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Hermann Maier

“I think it should never enter your head that something is impossible but tell yourself that it is possible instead”

What does limit mean to you?

The word limit, for me, means a restriction. It means “up to here and no further”. In sport, in my own words, in my opinion there shouldn’t be such a thing.

Who sets the limits anyway?

Setting goals is important in a sporting career. You can only achieve major goals through smaller ones. You need plenty of self-confidence.

Why do you believe in Eliud?

Breaking the two-hour mark for a marathon will be momentous, without major assistance from technology as running is a matter of lungs, legs and keeping your speed. But a lot can happen in two hours - the wind may change, and this is why belief is important, to face this battle with yourself.

Achievements

4 x Skiing World Cup titles

3 x World Championship titles 

2 x Olympic gold medals

From the age of eight, Hermann dreamt only of competing as a Skier in the Olympics. Small for his age and certainly in comparison to his teammates Hermann was not deterred, instead he was determined to make his dreams come true. He got to work, growing stronger, training harder, practicing day and night and honing his talent.  

Hermann made his World Cup debut, aged 23 and a year later won his first World Cup Super-G race.  He appeared at the Olympic Games in Nagano 1998 and soon made global headlines.  On his first Downhill run he had a horrific crash which saw him fly off the course, landing on his head and tumbling head over heels down the mountain… the world held its breath.  Miraculously, he walked away and was back competing just three days later, incredibly going on to win two gold medals. The courage he showed to get back on his skis, petitioning the International Olympic Committee to even allow him to race, the risks he took to win the gold medal, firmly cemented him as a hero, not only in his homeland of Austria but across the world.  Admired for his strength, risk taking and determination, Hermann became a crowd favourite.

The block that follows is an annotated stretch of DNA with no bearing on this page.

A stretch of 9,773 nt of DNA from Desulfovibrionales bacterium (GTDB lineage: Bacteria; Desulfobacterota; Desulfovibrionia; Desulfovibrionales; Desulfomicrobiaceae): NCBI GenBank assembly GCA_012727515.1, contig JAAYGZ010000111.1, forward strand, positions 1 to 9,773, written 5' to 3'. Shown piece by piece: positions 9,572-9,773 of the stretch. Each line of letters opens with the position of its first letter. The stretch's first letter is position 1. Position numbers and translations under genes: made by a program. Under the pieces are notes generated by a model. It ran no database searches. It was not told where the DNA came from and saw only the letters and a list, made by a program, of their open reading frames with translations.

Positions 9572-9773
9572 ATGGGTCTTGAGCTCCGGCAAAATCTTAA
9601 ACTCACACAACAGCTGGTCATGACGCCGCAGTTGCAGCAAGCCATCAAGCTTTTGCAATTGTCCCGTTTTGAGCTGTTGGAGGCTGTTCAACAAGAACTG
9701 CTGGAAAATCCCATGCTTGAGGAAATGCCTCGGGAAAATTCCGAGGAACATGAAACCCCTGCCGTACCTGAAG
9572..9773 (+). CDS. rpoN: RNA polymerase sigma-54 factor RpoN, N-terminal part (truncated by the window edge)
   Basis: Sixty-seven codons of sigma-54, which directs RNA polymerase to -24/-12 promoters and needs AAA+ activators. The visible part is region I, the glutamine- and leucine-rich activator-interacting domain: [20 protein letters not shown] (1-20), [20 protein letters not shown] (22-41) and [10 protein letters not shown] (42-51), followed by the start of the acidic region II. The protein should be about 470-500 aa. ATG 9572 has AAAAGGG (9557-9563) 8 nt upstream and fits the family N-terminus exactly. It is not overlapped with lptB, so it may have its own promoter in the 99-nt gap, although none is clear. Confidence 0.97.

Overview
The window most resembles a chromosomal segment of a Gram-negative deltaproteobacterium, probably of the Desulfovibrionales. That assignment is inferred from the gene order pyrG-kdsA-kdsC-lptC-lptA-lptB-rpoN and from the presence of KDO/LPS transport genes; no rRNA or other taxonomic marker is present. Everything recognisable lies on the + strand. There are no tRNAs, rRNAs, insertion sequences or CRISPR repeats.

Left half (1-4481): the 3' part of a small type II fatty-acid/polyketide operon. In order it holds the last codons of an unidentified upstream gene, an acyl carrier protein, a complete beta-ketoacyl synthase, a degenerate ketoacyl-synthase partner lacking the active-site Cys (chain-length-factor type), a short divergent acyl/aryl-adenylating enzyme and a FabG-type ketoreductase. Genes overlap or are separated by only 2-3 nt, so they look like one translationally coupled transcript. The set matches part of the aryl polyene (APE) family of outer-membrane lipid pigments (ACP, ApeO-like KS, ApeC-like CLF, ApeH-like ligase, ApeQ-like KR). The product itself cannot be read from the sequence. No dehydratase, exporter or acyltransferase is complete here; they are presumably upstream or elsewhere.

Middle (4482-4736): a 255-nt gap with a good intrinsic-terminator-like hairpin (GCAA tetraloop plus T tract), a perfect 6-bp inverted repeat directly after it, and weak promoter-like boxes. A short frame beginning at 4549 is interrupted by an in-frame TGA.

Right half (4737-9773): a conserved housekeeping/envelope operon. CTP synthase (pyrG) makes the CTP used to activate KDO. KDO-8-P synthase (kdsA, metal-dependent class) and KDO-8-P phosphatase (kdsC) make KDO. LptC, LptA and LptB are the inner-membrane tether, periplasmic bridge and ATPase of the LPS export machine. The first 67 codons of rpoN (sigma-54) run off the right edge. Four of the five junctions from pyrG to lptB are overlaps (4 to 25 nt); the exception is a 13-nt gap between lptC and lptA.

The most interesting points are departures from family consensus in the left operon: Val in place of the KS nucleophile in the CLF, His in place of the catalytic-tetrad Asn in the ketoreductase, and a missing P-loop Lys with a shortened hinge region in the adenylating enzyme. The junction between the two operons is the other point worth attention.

At the height of his career, Hermann suffered a near-fatal motorbike crash in 2001 in which he almost lost his lower right leg.  After undergoing extensive reconstructive surgery, he astonished the world by returning to World Cup winning form just 18 months later.  His hero status firmly compounded, he received World Sports “Comeback of the Year” in 2004 and the affectionate nickname “The Herminator” due to his apparent indestructibility, 

Hermann puts his success down to hard work, training and having the right attitude. He believes that of all his traits “Courage is most important”.